After a horrible accident she causes leaves her sister paralyzed, Sandy must make amends with her family while confronting an unknown and dark past.
Directed by: Gabrielle Muller.
Starring: Kaye Tuckerman, Laura Sampson Hemingway, Natalia Ortonowska, Mitchell Wray, Harry Holmes, Richard Waddingham, Mia Campisi, Blaise Nally, Ransom Pugh, Lec Zorn.
Country: United States.
Running time: 80 minutes.
Deep within the dark corners of low class America, lies a collection of truths, testimonials and wishes, that’s not often heard. It’s one of the dark sides of a country that also holds broken dreams, unserved justice, and false freedom of choice. In this underworld of unspeakable truth Crossroads of America takes place, an adaptation of one of many stories that haven’t been told. Films are optimistic by nature, the formula is oriented towards that. However, some of them depend solely on how the viewer can resolve a horrible equation of truth and reality that’s there to see behind the concrete walls of progress and hope. At the end optimism is a choice.
A plot consisting of many unrevealed stories:
Gabrielle Muller‘s presentation of low class America is raw, gritty and filled with tragedy. It tells the story of Sandy, Glenda, Ellie and Carlos, a poverty stricken family that’s suffered the horrible blow of an accident. A drunk driving one that left Ellie in a wheelchair and Sandy in an everlasting scrutiny. Glenda is their mother that seeks fame in an inconvenient manner, and Carlos is the small son. In this messy nucleus of abandonment, and hopelessness, and anger, a past is hidden. The surreal tone of some flashbacks hold the truth of this family. If I got the message right, then there are hundreds of stories in that household, and Sandy’s theme of repression is key to understand what drove them there.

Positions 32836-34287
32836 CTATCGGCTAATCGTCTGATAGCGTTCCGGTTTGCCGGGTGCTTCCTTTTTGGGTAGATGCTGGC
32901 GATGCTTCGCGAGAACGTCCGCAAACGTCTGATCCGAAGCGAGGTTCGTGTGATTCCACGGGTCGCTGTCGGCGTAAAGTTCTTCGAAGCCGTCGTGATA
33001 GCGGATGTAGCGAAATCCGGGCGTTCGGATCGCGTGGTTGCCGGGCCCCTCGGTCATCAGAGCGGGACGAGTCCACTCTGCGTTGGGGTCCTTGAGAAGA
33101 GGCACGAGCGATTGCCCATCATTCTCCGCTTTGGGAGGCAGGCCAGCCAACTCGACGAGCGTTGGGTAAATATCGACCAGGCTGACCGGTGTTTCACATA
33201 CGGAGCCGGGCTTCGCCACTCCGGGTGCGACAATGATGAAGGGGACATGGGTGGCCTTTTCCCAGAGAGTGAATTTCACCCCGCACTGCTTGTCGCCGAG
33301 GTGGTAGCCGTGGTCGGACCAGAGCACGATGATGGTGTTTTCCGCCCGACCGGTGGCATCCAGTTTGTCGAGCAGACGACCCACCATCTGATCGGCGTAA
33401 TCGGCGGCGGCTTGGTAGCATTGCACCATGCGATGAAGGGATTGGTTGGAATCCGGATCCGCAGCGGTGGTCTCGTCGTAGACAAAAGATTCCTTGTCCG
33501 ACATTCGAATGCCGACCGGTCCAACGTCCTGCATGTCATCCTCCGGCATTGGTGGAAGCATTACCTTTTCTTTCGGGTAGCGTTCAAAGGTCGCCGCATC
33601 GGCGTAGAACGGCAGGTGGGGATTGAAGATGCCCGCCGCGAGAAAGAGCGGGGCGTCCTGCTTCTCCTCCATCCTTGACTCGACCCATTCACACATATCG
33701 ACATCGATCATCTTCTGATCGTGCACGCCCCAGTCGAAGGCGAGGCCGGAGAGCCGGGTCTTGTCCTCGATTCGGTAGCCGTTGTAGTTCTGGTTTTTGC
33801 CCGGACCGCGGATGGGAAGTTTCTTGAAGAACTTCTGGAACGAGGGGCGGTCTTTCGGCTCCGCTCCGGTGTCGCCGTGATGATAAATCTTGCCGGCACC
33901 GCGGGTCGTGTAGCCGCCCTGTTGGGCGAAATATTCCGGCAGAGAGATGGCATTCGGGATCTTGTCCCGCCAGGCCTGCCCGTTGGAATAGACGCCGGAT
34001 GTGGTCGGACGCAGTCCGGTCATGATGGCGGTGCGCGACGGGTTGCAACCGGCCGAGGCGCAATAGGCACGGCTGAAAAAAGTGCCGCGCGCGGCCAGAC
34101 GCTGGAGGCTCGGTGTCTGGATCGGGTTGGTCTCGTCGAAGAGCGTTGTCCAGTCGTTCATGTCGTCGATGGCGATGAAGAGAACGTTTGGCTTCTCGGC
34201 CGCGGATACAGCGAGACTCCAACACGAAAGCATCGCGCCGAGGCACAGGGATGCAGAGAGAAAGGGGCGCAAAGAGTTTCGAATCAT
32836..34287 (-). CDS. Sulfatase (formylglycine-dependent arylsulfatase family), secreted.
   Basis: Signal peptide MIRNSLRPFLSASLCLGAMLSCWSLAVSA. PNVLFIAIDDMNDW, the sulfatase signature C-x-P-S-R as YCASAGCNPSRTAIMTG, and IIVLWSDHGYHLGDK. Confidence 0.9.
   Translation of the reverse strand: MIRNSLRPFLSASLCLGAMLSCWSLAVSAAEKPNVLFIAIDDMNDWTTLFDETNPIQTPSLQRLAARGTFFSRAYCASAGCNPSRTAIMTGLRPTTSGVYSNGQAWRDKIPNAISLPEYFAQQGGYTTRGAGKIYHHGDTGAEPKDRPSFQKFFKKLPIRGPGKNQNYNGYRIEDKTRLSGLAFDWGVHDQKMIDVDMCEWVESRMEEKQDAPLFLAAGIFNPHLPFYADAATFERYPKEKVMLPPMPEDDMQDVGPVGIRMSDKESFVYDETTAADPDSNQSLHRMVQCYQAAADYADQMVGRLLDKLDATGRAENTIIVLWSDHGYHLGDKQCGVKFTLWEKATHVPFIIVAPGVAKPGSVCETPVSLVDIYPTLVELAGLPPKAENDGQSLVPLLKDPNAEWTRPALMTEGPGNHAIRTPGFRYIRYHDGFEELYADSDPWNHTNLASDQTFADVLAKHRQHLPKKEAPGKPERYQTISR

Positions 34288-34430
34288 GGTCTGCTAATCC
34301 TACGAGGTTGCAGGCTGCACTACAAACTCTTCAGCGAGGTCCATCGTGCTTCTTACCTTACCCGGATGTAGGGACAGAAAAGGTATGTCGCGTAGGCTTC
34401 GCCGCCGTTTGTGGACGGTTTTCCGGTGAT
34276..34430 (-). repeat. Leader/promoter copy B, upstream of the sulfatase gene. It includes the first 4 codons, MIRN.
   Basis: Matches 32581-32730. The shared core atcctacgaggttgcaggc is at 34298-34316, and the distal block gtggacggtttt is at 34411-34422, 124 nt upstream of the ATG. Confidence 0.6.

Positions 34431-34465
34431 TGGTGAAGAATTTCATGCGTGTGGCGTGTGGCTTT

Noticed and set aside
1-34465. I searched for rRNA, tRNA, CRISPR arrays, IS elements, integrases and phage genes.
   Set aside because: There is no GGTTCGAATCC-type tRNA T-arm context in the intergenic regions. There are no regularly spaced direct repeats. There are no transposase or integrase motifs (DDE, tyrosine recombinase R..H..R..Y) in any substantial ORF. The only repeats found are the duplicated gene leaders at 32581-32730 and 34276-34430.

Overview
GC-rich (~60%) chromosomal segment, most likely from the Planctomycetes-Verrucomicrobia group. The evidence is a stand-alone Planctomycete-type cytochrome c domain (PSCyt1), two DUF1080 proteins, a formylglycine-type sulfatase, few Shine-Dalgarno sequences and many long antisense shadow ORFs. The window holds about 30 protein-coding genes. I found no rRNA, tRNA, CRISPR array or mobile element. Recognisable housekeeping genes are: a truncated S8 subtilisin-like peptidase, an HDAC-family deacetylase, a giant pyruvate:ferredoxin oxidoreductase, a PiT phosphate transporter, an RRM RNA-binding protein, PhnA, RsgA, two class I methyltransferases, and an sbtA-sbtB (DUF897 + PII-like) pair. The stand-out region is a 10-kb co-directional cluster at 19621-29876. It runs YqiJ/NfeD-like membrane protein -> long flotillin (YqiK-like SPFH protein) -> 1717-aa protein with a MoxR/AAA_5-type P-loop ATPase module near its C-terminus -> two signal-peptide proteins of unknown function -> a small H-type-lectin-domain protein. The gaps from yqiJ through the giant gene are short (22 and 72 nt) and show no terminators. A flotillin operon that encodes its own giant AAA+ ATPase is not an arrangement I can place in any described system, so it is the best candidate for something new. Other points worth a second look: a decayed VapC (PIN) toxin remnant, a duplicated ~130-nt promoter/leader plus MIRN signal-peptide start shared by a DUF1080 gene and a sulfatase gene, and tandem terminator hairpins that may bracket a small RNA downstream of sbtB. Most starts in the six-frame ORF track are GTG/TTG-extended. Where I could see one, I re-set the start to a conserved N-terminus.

The importance of structure:
Crossroads of America is not your typical melodramatic flood. Its structure is not even. As a result, it serves as a fine collection of characteristics and witness statements that can form a story. The main figures are just part of an organic ecosystem of social inconsistencies. Sandy’s evolutionary attitude is revealing and driven to showcase a fantastic performance by Laura Sampson Hemingway; her physicality is mind blowing and her expression is filled with legitimacy. However, Mueller’s direction is also consistent with disclosing the importance of the backdrop. Glenda’s testimonies, even if they’re not traditional, are clear. In conclusion, it’s hard not to imagine some stories of what happened before the events in the movie. Whatever I came up with, I prefer to never think of them again.
The hypnotizing nature of a film that feels real:
Mueller doesn’t even recur to a desperate measure of saying the film is based or inspired by true events. She understands audiences and knows how to shoot a film that can cause impact due to its rawness. Therefore, she makes sure the film is authentic and honest, without twisting the events in search of a happy ending. There’s no way things will drastically change for this family. Their expectations and positivism lie in a marginal backyard where the sun dramatically changes the setting. In a final sequence, there’s a meager chance of recognition by themselves. A handheld camera serves as the only partner for Sandy in this horrible world. She tries and tries to look barely pretty. She instantly loses confidence and angrily shuts off the camera. In that split second, the audience can finally rest and take a big breath and start living again in a world where this reality is not often recognized. A world where people like Sandy are easily forgotten, if they were ever acknowledged.